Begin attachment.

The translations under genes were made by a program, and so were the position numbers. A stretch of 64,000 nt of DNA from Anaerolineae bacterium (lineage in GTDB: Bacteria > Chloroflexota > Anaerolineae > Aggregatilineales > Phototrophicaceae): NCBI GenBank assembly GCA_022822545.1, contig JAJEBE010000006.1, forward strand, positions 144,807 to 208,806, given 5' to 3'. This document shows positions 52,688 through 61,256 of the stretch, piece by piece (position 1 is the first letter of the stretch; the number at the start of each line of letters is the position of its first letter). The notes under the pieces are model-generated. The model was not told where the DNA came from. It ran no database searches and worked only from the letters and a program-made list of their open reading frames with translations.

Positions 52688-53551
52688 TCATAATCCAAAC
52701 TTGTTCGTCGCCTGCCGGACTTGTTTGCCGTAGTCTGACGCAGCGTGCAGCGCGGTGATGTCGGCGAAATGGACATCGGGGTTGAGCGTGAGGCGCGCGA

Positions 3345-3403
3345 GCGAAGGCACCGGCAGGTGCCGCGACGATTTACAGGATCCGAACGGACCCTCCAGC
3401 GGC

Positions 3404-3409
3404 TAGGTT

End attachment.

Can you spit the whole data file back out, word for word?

The translations under genes were made by a program, and so were the position numbers. A stretch of 64,000 nt of DNA from Anaerolineae bacterium (lineage in GTDB: Bacteria > Chloroflexota > Anaerolineae > Aggregatilineales > Phototrophicaceae): NCBI GenBank assembly GCA_022822545.1, contig JAJEBE010000006.1, forward strand, positions 144,807 to 208,806, given 5' to 3'. This document shows positions 52,688 through 61,256 of the stretch, piece by piece (position 1 is the first letter of the stretch; the number at the start of each line of letters is the position of its first letter). The notes under the pieces are model-generated. The model was not told where the DNA came from. It ran no database searches and worked only from the letters and a program-made list of their open reading frames with translations.

Positions 52688-53551
52688 TCATAATCCAAAC
52701 TTGTTCGTCGCCTGCCGGACTTGTTTGCCGTAGTCTGACGCAGCGTGCAGCGCGGTGATGTCGGCGAAATGGACATCGGGGTTGAGCGTGAGGCGCGCGA

Positions 3345-3403
3345 GCGAAGGCACCGGCAGGTGCCGCGACGATTTACAGGATCCGAACGGACCCTCCAGC
3401 GGC

Positions 3404-3409
3404 TAGGTT